To begin with, there are the really big ones like the Edinburgh festival, which takes over the city for weeks during the summer. They do say that if you can get a good start at Edinburgh as a young performer it’ll set you up nicely for your career. Then there are the music festivals like Glastonbury and the Isle of Wight where I am ( and yes I can hear it from home ). And every town now seems to have its own literary festival. It’s a reason to get together, share ideas, see performances and generally enjoy each others creativity and energy.
But hang on a minute, did you really think education was going to get left out? Not a bit of it. Teachers are as keen as anyone to get together, and not just to get trained. It’s a thoughtful profession with many ideas and at least as many issues. Don’t forget either that most teachers spend the majority of their time in classrooms with a lot of young people and maybe one other adult. It’s no wonder they want to get together.
Education festivals and conferences have become popular and are big business now. One of the most interesting is the London Festival of Education. This is relatively new but it sets out to celebrate London as a ‘powerhouse’ of education. London has had a chequered history with education, which is partly to do with the way it’s been managed as a city. Now, however, they’re saying that as the nation’s capital, with all the sport, arts and other facilities it can offer, and with the virtue of a truly multicultural population, it is producing really good education.
Another relatively new festival is being held at Wellington college, one of the more interesting public schools that runs an academy. This is set in its own attractive grounds ( you can go ‘glamping’ – it is in June! ). This is a festival plus, with all sorts of speakers, activities, entertainments and the like. Yet perhaps the biggest and oldest of all, now in its 111 th year, is the North of England conference held in January. It’s a sober and hardworking month, and this is where politicians traditionally go to talk to the professionals.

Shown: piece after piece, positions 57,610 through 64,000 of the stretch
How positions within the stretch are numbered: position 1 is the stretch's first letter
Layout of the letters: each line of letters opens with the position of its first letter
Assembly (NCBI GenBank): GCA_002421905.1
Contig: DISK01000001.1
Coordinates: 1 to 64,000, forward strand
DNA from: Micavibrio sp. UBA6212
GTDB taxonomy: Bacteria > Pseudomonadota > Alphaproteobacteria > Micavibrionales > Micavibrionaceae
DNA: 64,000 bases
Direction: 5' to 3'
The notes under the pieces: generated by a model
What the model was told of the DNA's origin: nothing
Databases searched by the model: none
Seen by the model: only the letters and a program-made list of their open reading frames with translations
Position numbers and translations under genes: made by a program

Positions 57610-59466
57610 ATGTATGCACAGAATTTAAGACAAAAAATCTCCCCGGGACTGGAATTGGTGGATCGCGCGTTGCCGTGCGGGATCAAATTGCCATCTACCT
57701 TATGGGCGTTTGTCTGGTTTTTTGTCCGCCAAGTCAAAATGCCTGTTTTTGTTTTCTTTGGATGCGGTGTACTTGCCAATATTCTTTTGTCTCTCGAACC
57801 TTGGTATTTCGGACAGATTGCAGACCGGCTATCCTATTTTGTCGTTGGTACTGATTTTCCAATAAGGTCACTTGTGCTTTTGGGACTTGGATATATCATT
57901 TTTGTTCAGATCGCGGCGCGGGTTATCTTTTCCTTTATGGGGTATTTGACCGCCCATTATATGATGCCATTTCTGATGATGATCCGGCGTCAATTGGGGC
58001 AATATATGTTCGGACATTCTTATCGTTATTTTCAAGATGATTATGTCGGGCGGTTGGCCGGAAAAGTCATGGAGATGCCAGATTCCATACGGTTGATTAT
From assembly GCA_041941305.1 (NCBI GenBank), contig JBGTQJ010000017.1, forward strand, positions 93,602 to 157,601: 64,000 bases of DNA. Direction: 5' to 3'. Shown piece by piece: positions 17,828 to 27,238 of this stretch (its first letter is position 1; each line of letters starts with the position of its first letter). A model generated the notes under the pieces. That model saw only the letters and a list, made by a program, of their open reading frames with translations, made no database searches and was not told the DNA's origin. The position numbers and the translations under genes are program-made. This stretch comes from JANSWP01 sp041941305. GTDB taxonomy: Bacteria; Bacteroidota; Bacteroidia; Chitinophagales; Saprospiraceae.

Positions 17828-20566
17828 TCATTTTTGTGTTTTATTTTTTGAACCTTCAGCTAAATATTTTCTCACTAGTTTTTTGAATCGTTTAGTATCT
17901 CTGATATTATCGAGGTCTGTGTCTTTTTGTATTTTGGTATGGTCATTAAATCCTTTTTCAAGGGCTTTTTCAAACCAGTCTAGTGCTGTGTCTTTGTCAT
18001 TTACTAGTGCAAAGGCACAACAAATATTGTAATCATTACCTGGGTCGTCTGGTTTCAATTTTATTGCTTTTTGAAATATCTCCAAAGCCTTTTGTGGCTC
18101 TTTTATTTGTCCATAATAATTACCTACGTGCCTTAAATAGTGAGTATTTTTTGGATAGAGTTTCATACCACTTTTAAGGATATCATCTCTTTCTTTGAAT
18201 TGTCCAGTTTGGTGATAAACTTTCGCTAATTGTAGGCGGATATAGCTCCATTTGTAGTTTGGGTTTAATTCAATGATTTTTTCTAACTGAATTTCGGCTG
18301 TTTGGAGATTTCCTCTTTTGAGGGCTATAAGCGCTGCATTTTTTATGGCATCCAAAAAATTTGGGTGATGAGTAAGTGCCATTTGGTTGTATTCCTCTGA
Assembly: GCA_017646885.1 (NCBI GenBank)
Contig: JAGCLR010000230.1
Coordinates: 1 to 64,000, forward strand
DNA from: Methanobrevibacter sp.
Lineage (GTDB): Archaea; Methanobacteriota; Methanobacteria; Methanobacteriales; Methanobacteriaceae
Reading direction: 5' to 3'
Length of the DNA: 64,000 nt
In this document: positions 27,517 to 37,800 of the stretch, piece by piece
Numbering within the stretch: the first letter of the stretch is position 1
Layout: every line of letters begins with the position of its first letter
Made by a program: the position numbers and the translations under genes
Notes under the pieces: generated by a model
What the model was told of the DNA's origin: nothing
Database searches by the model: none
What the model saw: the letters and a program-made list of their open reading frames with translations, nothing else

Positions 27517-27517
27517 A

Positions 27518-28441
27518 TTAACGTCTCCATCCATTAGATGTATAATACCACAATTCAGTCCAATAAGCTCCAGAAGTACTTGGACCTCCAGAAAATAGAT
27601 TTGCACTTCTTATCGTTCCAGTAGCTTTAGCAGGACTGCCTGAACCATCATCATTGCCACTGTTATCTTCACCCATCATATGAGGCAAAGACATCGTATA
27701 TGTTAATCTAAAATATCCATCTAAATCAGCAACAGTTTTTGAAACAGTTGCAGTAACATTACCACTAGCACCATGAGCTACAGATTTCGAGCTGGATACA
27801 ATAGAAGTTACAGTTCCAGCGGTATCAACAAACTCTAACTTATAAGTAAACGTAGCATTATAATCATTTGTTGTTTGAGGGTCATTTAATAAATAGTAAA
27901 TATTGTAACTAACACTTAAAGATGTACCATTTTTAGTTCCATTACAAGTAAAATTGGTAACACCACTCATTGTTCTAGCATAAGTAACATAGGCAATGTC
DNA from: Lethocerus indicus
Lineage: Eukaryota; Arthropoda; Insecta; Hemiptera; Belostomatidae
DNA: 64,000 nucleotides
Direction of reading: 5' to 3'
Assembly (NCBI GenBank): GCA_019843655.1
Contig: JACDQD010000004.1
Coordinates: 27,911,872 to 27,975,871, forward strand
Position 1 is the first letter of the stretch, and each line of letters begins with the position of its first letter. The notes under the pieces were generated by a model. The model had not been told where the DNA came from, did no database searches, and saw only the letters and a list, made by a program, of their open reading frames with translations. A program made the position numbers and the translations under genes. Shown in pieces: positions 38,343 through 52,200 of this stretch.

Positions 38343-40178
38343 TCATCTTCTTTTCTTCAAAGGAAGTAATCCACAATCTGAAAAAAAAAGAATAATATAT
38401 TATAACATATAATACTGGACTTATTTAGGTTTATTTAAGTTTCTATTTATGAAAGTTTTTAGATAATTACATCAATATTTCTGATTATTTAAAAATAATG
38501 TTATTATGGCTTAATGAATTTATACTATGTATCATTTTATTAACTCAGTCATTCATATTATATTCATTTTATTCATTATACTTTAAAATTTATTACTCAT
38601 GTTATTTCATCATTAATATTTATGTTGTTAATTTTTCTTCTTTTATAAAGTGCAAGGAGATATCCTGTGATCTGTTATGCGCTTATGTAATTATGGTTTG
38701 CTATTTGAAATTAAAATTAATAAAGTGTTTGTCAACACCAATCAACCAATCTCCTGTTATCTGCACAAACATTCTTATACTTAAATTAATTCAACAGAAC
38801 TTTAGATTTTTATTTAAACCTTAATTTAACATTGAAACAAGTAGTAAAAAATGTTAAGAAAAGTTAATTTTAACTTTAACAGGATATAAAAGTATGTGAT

I used to go to conferences and they were always good. I wish, though, that I’d had the opportunity to go to festivals as well. They sound good too!
I'm semi-retired after a successful and much enjoyed career in education. Funnily enough, my last job was as a tutor for OOL. I taught on courses providing professional training for school support staff, as well as A level English Literature and English Literature GCSE. I've had an interesting career, in schools, colleges, adult education, the Arts and a few other bits and bobs. At one stage I was also a local authority inspector. Now I'm a school governor, and am enjoying watching my young grandchildren go through their own first experiences of school. Through these articles I hope to keep you up to date with different aspects of education news – and also to keep you interested!